Following Randy's murder at work by a disgruntled employee, Sharon flees to the desert with Mary, recreating Christ's forty days and forty nights spiritual quest. Certain that the second coming of Jesus is imminent, mother and daughter pitch camp and wait for the apocalypse. Befriended by patrolman Deputy Foster Madison (Will Patton), who provides blankets and candy, Sharon remains detached, staunch in her affirmation that the Rapture is near. As their resources dwindle and it becomes clear that the earth's life-span has been extended, a desperate Sharon steals food from the drive-up window of a burger joint. When Mary suggests that she and her mother simply die and go to heaven to be with Randy, Sharon says "Let's give God one more chance."

Disillusioned, embittered, exhausted, and feeling utterly abandoned, Sharon views her situation as hopeless and shoots Mary in the back of the head. When Deputy Madison stops Sharon as she speeds down an interstate at 100 MPH and asks where Mary is, Sharon breaks down, tearfully explaining that she had to kill her because as a murder victim she would be allowed into the kingdom of Heaven. Conversely, according to Sharon's assessment, she could not take her own life (though she nearly does) as suicides are not allowed through St. Peter's Gates and she must wait out her time to be judged during the impending final hour or face an eternity without a heavenly family reunion.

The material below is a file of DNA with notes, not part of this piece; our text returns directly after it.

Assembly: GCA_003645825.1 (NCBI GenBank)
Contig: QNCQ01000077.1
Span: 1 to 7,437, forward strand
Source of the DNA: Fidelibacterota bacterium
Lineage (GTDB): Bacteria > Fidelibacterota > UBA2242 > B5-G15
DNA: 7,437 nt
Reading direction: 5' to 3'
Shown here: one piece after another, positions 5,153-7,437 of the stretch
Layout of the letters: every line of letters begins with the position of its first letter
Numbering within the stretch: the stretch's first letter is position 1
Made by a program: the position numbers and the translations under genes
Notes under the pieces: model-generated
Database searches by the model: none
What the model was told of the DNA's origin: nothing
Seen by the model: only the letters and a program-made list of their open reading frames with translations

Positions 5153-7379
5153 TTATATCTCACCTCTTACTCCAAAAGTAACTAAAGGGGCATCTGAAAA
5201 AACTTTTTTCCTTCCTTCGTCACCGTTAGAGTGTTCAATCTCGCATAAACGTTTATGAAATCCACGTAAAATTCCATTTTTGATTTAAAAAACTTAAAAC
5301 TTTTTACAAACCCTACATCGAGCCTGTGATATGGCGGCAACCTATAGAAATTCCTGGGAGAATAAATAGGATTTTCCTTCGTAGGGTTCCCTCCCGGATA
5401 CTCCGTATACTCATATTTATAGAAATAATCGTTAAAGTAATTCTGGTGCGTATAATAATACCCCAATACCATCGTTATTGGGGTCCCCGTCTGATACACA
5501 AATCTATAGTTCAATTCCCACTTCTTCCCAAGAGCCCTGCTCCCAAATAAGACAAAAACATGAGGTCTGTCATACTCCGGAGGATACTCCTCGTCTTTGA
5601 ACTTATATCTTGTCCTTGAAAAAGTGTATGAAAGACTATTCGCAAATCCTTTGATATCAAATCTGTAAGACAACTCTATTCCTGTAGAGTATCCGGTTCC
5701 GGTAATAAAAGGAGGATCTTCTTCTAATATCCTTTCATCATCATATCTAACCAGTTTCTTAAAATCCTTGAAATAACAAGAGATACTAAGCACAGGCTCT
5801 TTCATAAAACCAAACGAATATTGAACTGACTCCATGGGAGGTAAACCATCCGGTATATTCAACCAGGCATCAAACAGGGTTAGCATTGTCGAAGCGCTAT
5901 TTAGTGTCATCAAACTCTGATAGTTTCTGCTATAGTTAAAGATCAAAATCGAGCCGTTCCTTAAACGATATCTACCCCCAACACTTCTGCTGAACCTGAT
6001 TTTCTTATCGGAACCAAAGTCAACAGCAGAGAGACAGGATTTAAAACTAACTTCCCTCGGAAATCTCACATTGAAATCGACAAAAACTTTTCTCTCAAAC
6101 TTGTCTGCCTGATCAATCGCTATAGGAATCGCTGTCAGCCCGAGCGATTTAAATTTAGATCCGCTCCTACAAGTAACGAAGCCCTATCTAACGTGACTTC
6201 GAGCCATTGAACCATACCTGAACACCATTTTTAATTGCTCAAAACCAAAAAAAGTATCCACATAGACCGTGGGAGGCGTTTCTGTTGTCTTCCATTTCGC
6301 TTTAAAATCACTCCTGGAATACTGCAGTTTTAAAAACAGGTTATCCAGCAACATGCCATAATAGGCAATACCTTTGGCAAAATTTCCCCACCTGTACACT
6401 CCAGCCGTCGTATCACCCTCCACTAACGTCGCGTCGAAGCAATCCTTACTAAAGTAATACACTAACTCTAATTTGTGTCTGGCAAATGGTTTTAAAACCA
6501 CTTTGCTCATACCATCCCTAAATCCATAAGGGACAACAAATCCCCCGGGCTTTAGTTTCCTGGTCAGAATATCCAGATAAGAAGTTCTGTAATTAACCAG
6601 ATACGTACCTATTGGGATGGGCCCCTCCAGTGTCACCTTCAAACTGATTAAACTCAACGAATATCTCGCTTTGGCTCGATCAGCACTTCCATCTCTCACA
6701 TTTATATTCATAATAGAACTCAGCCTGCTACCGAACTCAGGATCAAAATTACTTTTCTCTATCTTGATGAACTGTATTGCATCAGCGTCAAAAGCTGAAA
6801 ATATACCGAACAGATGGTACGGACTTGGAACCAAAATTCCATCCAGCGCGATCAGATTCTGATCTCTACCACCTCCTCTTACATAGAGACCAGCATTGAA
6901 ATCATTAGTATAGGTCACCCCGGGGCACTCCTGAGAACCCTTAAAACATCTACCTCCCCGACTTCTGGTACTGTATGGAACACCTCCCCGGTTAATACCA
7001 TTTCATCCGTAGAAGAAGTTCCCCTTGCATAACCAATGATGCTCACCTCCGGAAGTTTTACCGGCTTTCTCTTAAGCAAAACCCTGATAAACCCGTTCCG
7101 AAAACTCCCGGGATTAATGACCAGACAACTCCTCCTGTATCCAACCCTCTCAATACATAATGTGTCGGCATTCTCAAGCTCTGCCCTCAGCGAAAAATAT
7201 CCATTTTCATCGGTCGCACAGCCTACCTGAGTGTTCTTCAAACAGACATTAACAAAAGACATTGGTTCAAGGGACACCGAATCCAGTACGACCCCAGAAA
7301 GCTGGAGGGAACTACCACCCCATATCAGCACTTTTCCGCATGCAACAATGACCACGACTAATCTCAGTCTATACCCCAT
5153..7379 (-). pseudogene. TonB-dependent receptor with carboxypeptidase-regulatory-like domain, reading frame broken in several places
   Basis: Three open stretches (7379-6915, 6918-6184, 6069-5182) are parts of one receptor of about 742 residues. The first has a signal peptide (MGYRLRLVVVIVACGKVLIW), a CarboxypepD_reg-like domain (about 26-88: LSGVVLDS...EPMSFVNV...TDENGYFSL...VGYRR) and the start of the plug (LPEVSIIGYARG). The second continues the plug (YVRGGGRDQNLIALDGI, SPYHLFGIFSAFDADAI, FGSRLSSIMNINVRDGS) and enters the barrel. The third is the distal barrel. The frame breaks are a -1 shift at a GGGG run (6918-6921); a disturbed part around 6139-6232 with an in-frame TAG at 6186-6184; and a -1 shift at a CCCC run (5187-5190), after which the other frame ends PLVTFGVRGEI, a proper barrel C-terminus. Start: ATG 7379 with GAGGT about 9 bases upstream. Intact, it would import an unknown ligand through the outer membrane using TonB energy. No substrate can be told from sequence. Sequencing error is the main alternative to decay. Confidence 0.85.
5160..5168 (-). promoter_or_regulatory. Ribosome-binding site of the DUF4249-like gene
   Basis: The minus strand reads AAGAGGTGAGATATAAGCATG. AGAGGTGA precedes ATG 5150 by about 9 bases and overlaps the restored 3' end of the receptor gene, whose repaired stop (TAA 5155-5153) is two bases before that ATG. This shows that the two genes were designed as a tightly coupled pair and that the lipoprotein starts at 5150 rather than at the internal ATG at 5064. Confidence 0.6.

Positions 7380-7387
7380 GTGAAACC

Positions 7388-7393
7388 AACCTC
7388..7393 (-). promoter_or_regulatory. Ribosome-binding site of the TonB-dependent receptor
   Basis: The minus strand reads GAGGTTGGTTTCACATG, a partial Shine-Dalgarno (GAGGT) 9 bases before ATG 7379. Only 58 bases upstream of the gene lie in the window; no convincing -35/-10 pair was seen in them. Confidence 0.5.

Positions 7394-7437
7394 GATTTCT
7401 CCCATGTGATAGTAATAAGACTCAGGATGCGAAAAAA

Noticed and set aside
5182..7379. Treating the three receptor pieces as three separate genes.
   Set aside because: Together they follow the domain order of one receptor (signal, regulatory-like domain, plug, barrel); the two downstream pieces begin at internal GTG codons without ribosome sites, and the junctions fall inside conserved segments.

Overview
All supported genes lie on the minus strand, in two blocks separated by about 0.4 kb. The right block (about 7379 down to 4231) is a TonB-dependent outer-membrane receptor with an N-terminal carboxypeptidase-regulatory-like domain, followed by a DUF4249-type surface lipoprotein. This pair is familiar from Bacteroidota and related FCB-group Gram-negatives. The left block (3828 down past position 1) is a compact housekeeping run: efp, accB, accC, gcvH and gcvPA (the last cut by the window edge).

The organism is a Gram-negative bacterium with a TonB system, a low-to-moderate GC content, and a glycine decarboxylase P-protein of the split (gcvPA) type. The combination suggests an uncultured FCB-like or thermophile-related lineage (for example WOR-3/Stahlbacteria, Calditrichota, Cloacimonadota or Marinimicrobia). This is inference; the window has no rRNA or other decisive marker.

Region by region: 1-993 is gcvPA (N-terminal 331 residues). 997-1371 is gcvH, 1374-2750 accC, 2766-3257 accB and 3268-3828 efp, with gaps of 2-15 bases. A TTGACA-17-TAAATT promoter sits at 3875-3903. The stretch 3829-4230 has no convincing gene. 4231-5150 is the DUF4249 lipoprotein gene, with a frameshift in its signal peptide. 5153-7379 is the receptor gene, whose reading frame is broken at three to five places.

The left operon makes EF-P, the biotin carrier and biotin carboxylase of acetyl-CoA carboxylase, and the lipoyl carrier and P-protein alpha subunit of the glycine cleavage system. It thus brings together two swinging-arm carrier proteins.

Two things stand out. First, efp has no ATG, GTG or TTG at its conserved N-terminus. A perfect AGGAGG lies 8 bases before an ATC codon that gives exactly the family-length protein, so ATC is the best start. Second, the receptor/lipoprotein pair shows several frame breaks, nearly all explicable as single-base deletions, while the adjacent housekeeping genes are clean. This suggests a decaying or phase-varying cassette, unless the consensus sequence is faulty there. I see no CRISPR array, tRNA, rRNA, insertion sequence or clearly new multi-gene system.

It is at this juncture that director Michael Tolkin could have taken a rationalist's way out by passing Sharon off as a religious zealot gone mad. Surely the dreams of the pearl, the belief in the words of the child prophet, the religious conversion, and the ultimate collapse of faith are symptomatic of a bi-polar personality in need of Zoloft. But the apocalypse indeed arrives and The Rapture lifts all, including Sharon, toward judgement in a mid-realm Purgatory.

Criticism of sparse Special Effects aside, the minimalist depiction of the apocalypse is aptly mysterious and foreboding. Sharon, who stops her ascent to Heaven through sheer self-will, finds herself in a literal void where she must pledge loving allegiance to God or face an eternity in limbo. When Mary's spirit appears to Sharon and Foster, the child asks "Do you love God for giving you the gift of life?" Foster answers in the affirmative and promptly vanishes as his soul is transported to Heaven. But Sharon, ever defiant, questions God by asking Mary "Why should I love a God who would allow me to destroy the one thing I loved the most in life?" Sharon's implication that humans are God's toys, consigned to blind faith, is bolder than most earthly feminist contention. And the consequence of her final decision reaches the historical core of theological debate.

It is surprising that the Religious Right did not seek to have The Rapture banned as it could be considered the ultimate in cynical anti-religious propaganda, a sort of pedantic paganist blow to the Christianity of Mel Gibson. The Passion Of The Christ plays on the viewer's agonized emotions as aroused by the sight of Jesus's sadistic torture at the hands of his executioners, underscoring the temporal impact of salvation through martyrdom. The Rapture depicts the brutal but unsuccessful bludgeoning of the human spirit's right to challenge the rules of the soul as decreed by the Creator. Thus in Passion Of The Christ the martyrdom of a spiritual entity, while in The Rapture, the martyrdom of a human entity. Technically imperfect but ideologically compelling, The Rapture poses paradoxical questions about the ultimate questioning of authority.

(Mimi Rogers enjoys the company of a pre-X-Files David Duchovny in the 1991 Fine Line film The Rapture)